Where to begin the story?

eat it one bite at a time

When I have time to plan a lesson in detail, I often put a lot of thought into the “story arc” that I am trying to present.

What am I going to at the outset to suck the audience (aka students) into the plot enough that they are willing to work through some slower “character development?”

I often use imagery, video or mysteries to do this with kids – and it has been highly successful.

Now, I’m considering another story that I want to tell.

I’m not sure where the hook is for this story, though.

The story?


The audience?

My science PLC at my new school.

From my experience thus far this year, my colleagues are so far away from teaching through facilitating inquiry that I’m not even sure they have even considered it. Furthermore, it doesn’t seem to be on the radar of our administrators either. Obviously, they are all familiar with the term inquiry – in the sense that it is part of our state science standards. My feeling, though, is that the general perception among the group is that inquiry means doing labs and writing lab reports.

This is a big, complicated story with many twists and turns.

I have worked my way through a lot of learning, thinking, experimentation, failure, reflection and revision over the past 7+ years. How do I bring my colleagues up to speed without burying them?

I have to remember to eat the elephant one bite at a time… but which bite should I take first?

Image used under CC license from the Flickr photostream of schmish

6 thoughts on “Where to begin the story?

  1. A complicated question indeed but a good starting point may be to set up the journey together. So you are exploring inquiry together and all putting in ideas. Teachers tend to bristle when it seems like they HAVE to do something, so framing it as an exploration. Hmm, I am not sure i am making sense.

  2. Pernille-

    What I hear you saying is that I should lead my colleagues in an inquiry into inquiry. Which is, of course, what a good inquiry teacher would do!

    So, what do I do to create the “need to know” among my colleagues about inquiry?

    Is there a great article out there?

    Something from Edutopia, maybe…

    A video that really nails it?

    The RSA video for Dan Pink’s Drive speech could be it… maybe Sir Ken Robinson…

    Other ideas?

  3. Hi!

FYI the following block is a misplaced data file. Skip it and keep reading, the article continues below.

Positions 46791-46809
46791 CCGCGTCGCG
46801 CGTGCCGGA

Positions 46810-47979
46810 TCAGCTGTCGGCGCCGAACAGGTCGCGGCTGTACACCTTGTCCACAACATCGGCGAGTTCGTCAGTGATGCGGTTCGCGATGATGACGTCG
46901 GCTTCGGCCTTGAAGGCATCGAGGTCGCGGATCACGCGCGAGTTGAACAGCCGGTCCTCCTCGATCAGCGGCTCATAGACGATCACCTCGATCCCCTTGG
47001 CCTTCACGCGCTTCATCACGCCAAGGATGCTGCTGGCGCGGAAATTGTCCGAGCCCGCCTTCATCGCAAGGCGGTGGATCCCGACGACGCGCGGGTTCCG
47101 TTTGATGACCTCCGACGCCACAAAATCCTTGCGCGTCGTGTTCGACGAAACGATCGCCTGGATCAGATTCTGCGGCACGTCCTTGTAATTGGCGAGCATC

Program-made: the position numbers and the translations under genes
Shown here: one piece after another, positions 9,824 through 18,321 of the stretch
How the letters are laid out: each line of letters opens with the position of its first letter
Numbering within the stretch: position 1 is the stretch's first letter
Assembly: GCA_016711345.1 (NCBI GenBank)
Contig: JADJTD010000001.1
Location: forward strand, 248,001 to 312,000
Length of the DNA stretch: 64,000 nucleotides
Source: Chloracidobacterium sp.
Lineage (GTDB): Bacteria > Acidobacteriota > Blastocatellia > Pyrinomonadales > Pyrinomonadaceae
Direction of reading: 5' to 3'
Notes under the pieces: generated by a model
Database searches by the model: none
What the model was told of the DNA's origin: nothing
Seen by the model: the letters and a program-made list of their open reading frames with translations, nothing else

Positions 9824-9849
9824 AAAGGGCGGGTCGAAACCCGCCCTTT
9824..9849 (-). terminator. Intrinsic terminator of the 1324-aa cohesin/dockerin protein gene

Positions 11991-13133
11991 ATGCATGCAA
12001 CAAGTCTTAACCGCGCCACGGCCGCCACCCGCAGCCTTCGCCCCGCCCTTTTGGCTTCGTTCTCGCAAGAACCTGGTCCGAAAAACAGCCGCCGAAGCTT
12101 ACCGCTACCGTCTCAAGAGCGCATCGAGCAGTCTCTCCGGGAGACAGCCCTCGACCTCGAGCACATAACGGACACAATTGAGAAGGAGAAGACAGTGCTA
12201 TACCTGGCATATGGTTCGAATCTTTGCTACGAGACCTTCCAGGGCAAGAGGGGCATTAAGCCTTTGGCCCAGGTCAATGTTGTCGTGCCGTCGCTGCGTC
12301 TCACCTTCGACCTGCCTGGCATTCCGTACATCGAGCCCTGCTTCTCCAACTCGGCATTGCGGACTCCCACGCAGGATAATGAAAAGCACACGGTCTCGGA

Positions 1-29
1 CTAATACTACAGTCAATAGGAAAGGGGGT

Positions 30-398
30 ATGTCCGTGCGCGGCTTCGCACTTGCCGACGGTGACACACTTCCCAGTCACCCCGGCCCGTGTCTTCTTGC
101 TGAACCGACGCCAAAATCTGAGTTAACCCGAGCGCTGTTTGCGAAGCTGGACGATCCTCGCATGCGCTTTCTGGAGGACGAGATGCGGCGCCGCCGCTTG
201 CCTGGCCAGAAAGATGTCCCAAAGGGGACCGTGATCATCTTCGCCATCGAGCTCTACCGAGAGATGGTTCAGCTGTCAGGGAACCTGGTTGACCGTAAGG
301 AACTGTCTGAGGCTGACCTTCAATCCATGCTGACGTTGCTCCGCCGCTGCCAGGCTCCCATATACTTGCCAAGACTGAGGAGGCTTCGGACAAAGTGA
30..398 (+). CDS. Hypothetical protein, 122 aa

I am a student in education at The University of South Alabama. I have to admit, when I first read this blog post, I was a little confused on how to incorporate inquiry into a science classroom other than in the lab. I explored your blog a little bit and it answered a lot of my questions. Maybe you could just share your blog with your co-teachers. I know it might sound elementary, but I believe that most teachers will teach to the best of their ability. Maybe the other teachers at your school would use inquiry in different ways in their classroom if they understood the concept better.


  4. Hi Kacey – Welcome to the blog!

    I truly believe that inquiry stretches far beyond science. Science pursues a very specific form of inquiry, one based on gathering data systematically to answer one’s questions. Other disciplines commonly follow inquiry as well. Whenever a student is allowed to generate his or her own question and pursue that answer to that question, they are engaging in inquiry.

    I agree that most teachers teach to the best of their ability. Not all teachers believe that inquiry learning is best for students. In fact, many believe that kids can’t handle the freedom and self-direction inherent in true inquiry.

    The challenge in front of me is to convince my colleagues that genuine inquiry learning is effective and viable. I’m just not sure where to begin…

  5. Hi,

    My name is Stephanie Tisdale. I am a student in EDM310 at The University of South Alabama. I enjoyed reading your blog post!

    First, I would share your blog with your colleagues and see where that leads.

    You mentioned Sir Ken Robinson in a previous comment. One of my assignments for EDM310 was to watch Sir Ken Robinson’s video. I highly recommend sharing his videos with your colleagues. He gives great advice!

    Here’s a link to the video I had to watch: Sir Ken Robinson


    Take care,

    Stephanie Tisdale

  6. Stephanie,

    I might have to share my blog. That’s a good idea! Hopefully it won’t overwhelm them…

    I am a big Sir Ken Robinson fan and I agree he is very inspirational. That might be a good way to get some conversation going about inquiry!

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